This April, Apple made a peculiar move – it invited a select batch of journalists to see the future of its high-end Macs. Behind closed doors, the company provided a glimpse into its upcoming iMac and Mac Pro hardware. This rare, exclusive, off-schedule presser served an obvious purpose.
It was an apology to Mac fans.
“Don’t worry,” the company seemed to say. “Apple is still working on high-end, incredibly fast Macs, and that hardware is coming soon.” At WWDC 2017, we saw at least a portion of what the company has in store. New hardware debuted with a look at real-time movie scene composition in the Star Wars universe, complete with a cameo by Darth Vader himself.
It was an impressive demo that distracted from a less attractive truth. The Mac is still in a tough spot, and Apple’s commitment to it remains uncertain.
And on to the next thing
Apple devoted a half hour of its two-and-a-half-hour keynote to MacOS and Mac hardware. That sounds like more time than it is, and even Apple’s veteran Craig Federighi stumbled occasionally as he sped through features and demos at light speed. The breakneck presentation contrasted starkly against the full hour devoted to iOS and iPad Pro, which gave presenters more time to relax. Even the Apple Watch received about 20 minutes of stage time, which was devoted to important advancements, such as new Toy Story-themed watch faces.
Apple is iOS, and iOS is Apple – everything else remains optional. The Mac is perhaps most optional of all.
It may seem petty, but how Apple uses the time in its keynote says a lot about its priorities. Apple is iOS, and iOS is Apple – everything else remains optional. The Mac is perhaps most optional of all.
Still, the short run-time may’ve been for the best, because Apple’s Mac announcements were, yet again, light on content. MacOS High Sierra’s only consequential update is the switch to a new file system, which should improve performance, and could enable new features going forward.
Everything else is the kind of minor improvement Microsoft buries in Windows Insider patch notes on a regular basis. Safari’s faster, while Mail and Photos receive interface tweaks. The announcement of HVEC support encoding acceleration was almost embarrassing. At this point it’s widespread, as Intel added hardware acceleration of 4K HVEC in its 7th-generation Core. Last year.
The pace of MacOS is glacial. Microsoft may have a problem with over-promising the scope of its updates, but it at least delivers major Windows 10 features on a regular basis. MacOS looks positively frozen by comparison, and the updates announced at WWDC do nothing to change that.
The hardware isn’t as exciting as it looks
But wait! What about Mac hardware? Apple breezed through a slew of updates to the iMac and MacBook Pro, and teased the upcoming iMac Pro, its most powerful device ever. Certainly, that’s worth excitement?
Well…no. Not really.
Let’s deal with the updates first. Apple showed off numerous enhancements to the MacBook Pro and iMac line, with a focus on CPU and GPU hardware. Intel’s 7th-gen Core processors are now standard across the board, and some models now have better discrete graphics.
That’s good, obviously. An upgrade is an upgrade. Yet this hardware isn’t new. Launching the new MacBook Pros without Intel’s latest hardware was a miss, and Apple doesn’t deserve accolades for finally making the switch over half a year later. The iMac is also late to make the switch.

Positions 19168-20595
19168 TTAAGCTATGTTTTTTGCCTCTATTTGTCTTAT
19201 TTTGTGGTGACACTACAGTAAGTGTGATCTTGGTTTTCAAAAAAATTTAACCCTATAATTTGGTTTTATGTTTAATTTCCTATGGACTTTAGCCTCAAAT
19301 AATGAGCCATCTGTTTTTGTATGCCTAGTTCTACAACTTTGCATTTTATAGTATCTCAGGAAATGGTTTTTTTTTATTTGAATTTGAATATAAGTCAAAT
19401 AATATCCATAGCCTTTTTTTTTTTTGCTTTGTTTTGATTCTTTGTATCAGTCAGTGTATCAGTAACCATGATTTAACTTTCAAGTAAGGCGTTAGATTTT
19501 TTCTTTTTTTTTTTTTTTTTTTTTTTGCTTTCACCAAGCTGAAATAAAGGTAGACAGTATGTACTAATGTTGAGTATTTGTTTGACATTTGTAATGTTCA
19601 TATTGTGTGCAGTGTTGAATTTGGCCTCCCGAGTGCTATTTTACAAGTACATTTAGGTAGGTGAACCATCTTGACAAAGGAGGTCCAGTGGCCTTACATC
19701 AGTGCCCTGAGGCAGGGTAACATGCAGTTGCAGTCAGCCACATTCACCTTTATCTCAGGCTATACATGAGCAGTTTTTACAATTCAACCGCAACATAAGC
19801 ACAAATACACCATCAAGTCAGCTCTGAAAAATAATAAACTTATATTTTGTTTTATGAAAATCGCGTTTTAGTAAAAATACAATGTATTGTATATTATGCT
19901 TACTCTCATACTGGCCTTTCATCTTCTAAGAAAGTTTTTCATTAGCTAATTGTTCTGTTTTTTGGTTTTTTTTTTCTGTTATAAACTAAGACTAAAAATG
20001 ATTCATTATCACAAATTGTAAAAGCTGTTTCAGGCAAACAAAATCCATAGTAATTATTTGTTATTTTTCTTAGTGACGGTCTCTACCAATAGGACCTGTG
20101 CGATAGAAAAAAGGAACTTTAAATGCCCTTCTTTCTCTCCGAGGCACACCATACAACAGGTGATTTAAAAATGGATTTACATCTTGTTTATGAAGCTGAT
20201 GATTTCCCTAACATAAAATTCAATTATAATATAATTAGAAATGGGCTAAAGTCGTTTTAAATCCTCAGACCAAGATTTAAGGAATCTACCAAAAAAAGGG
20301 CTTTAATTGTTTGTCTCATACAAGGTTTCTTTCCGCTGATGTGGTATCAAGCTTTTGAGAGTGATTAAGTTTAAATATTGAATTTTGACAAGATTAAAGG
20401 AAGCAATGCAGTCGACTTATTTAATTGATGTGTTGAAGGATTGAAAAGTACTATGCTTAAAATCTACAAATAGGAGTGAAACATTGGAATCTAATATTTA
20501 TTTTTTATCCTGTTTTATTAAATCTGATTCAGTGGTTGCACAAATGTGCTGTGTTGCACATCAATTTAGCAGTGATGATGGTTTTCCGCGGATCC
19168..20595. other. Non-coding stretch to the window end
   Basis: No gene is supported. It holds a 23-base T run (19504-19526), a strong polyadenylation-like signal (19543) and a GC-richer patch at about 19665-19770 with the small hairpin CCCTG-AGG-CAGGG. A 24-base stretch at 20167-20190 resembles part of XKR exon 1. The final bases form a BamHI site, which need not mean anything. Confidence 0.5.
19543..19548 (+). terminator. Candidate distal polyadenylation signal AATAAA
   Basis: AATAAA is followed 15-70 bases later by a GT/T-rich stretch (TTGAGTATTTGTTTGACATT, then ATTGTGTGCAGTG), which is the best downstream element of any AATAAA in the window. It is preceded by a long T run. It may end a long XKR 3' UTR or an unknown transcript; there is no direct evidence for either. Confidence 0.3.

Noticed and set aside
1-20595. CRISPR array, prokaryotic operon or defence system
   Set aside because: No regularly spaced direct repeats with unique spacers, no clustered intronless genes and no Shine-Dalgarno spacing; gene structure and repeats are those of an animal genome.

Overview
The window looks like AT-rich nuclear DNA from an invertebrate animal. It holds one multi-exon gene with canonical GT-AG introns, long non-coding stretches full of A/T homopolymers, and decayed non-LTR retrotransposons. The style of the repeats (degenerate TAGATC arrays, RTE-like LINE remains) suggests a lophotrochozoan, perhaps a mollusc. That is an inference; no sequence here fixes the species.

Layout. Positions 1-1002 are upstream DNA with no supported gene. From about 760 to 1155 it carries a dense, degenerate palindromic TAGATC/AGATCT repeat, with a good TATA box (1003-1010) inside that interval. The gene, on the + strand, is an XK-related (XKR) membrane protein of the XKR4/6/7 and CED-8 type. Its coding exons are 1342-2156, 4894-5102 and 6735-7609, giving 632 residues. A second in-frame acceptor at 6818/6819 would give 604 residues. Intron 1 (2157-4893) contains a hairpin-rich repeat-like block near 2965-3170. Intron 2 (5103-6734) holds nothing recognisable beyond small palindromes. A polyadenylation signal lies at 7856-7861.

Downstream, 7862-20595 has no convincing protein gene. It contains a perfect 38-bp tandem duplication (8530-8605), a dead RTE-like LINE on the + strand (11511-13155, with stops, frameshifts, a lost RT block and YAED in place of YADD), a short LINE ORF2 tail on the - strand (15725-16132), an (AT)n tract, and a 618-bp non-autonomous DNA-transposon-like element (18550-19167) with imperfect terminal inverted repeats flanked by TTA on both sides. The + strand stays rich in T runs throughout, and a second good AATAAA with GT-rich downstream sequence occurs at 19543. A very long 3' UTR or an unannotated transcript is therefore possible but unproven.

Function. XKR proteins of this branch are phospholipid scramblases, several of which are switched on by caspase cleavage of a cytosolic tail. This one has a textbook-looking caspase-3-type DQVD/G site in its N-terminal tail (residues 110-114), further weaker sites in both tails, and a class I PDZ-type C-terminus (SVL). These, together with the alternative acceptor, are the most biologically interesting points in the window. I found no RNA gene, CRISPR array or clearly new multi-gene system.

Apple’s vision of tomorrow’s PC is in an awkward place.
Which brings us to the iMac Pro, most exciting of all the announcements. This is Apple’s attempt to convince professionals that Apple still cares about performance, and it looks convincing at a glance. The iMac Pro will combine a gorgeous 5K display with AMD’s new Vega GPU and Intel’s latest 18-core processor. It’ll even support up to 128GB of memory.
It’d be bleeding-edge stuff if it launched today. It’s not. Instead it’s shipping in December. By then, all the major Windows PC builders will have their own 18-core, Vega-capable desktops available. They too will be available with 5K displays – or 8K, if you buy Dell’s latest. And unlike the iMac Pro, they’ll be easily serviceable and upgradable, so owners can update as new hardware comes out.
Where’s Apple going with Mac?
The keynote was more than just a disappoint for MacOS fans. It was also a reminder that Apple’s vision of tomorrow’s PC is in an awkward place. It’s split across two operating systems, MacOS and iOS. While the former is far more capable today, Apple seems to think the latter is the real future – even for professional users.
That led to awkward moments. Take the iPad Pro’s new display, for example. The new models can refresh at up to 120Hz, yet can also refresh at slower speeds, depending on the content shown. This adaptive refresh rate technology is akin to PC technologies like G-Sync and FreeSync. Such technology remains nowhere to be seen on the Mac. In fact, none of Apple’s iMacs or MacBooks ship with a display that can refresh more than 60 times per second.
A similar dilemma plagues touch support. The iPad Pro with Apple Pen has all kinds of fancy tricks. It can add notes to documents or create artwork in Adobe Photoshop, features that touchscreen PCs can also claim. The Mac, meanwhile, is left out. Stylus support isn’t part of the OS, and only possible in specific software with the purchase of an expensive third-party touch display, like Wacom’s $2,800 Cintiq 27QHD Touch.
The new iMac Pro will be fast, and it will be beautiful – but don’t be fooled. Macs stand on thin ice. They’re overshadowed by iOS in developer and designer attention, and the quality of the Mac continues to suffer. The iMac Pro is a very expensive, elegantly designed Band-Aid applied to a patient in desperate need of surgery.
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